Dionicia M. lives in the stables at a California racetrack and works long hours caring for racehorses while her teenage son Jose Luis is turning heads as a hotshot apprentice jockey. Dionicia and Jose Luis have gambled their futures on the hardscrabble sport of horse racing. Will they succeed or will their lack of immigration papers prevent them from achieving the stable life of their dreams?
The the ups and downs of a girls' soccer team reveal the very real obstacles that low-income students confront in their quest for higher education. Set in a primarily Hispanic neighborhood, Kelly High School on Chicago's south side is an inner city public school struggling to provide the basics for their students, many of whom do not make it to college, either because they cannot compete academically or because their families do not have the financial resources to send them to college. The girls face an uneven playing field - or in the case of the girls at Kelly High School, no soccer field at all - little or no support, problems at home, uncertain futures, discrimination, and poverty, but remain undaunted thanks to their teammates and the dedicated mentoring of their coach.
We Like it Like That tells the story of Latin boogaloo is New York City. It is a product of the melting pot, a colorful expression of 1960s Latino soul, straight from the streets of El Barrio, the South Bronx and Brooklyn. Starring Latin boogaloo legends like Joe Bataan, Johnny Colon and Pete Rodriguez, We Like It Like That explores this lesser-known, but pivotal moment in Latin music history, through original interviews, music recordings, live performances, dancing and rare archival footage and images. From its origins to its recent resurgence in popularity, We Like It Like That tells the story of a sound that redefined a generation and was too funky to keep down.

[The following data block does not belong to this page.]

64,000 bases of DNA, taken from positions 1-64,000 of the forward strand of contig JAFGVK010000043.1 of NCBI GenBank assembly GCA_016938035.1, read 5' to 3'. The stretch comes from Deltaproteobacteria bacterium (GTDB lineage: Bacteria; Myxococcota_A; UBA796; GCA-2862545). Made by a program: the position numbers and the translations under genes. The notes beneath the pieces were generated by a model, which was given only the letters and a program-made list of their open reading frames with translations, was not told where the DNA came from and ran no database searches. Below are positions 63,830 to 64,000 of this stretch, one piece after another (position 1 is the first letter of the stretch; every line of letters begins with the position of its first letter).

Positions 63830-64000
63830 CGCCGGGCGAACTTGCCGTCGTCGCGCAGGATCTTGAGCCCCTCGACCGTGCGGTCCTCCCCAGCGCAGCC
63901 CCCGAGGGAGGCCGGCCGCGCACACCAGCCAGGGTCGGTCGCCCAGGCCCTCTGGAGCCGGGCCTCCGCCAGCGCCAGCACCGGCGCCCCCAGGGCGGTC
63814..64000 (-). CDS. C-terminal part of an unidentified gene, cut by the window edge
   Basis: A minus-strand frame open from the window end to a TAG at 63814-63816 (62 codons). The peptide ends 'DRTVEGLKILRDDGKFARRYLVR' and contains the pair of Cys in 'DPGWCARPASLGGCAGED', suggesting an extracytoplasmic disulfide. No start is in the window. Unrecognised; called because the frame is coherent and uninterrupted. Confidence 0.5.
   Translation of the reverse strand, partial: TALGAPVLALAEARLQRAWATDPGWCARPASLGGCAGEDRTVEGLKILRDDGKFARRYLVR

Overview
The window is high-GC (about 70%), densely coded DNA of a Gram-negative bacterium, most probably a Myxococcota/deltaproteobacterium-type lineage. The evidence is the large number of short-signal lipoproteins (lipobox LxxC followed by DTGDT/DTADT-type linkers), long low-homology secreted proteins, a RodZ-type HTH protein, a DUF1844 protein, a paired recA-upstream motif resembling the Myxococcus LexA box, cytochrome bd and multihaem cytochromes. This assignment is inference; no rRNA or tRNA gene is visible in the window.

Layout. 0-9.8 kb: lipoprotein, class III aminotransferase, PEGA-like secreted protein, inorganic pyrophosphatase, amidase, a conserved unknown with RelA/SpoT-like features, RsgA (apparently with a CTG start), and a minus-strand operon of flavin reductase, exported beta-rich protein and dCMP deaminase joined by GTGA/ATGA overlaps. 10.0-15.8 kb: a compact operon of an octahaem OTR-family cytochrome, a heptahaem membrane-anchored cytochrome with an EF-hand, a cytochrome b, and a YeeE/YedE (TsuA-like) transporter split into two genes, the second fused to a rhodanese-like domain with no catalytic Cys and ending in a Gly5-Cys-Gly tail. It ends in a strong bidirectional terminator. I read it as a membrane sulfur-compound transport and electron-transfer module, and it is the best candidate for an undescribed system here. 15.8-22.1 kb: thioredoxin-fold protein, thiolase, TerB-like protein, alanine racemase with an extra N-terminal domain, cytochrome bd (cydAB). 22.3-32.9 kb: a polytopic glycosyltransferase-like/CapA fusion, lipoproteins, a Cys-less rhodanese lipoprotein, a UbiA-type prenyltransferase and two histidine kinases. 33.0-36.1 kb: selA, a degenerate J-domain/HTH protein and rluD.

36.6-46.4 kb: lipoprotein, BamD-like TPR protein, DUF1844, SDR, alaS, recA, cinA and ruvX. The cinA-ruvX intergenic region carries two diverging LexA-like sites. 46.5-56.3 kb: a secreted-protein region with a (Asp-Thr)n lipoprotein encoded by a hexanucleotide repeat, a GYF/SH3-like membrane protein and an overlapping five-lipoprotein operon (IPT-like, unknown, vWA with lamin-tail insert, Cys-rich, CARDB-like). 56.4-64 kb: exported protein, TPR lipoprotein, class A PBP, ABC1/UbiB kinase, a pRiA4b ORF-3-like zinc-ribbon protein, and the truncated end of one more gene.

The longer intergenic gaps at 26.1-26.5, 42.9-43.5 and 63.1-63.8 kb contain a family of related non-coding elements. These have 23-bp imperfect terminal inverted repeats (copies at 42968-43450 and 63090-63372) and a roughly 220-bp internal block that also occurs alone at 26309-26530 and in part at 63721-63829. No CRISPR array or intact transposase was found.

At a popular bakery cafe, residents of New York's Upper East Side get bagels and coffee served with a smile 24 hours a day. But behind the scenes, undocumented immigrant workers face sub-legal wages, dangerous machinery, and abusive managers who will fire them for calling in sick. Mild-mannered sandwich maker Mahoma L?pez has never been interested in politics, but in January 2012, he convinces a small group of his co-workers to fight back.
A candid look at what it means to be transgender, told through an intimate portrait of trans youth advocate Tony Ferraiolo. Gender identity first appears in childhood and some kids feel that they were born in the wrong body. It is a scary time for both them and their parents as they make the transition journey from one gender to the other. This is a film about someone who helps them get there safely.
In Kartemquin's American Arab, Iraqi-born Director Usama Alshaibi takes a provocative look at the contradictions of Arab identity in post 9/11 America, weaving his own life's journey and "coming-of-Arab" experiences into the life stories of several diverse characters. Exploring the values, passions, and hopes of his fellow Arab-Americans, Usama tries to make peace with his conflicted chosen homeland. Arab-Americans are not one monolithic group, but rather a diverse and complex array of many voices and cultures. This film weaves sadness and humor, anger and satire, provocation and understanding, embracing the multifaceted Arab American experience of post 9/11 America. By shedding light and giving clarity to a recent and difficult time for Arabs living in the US, American Arab shows how the struggles over identity within this documentary are universal.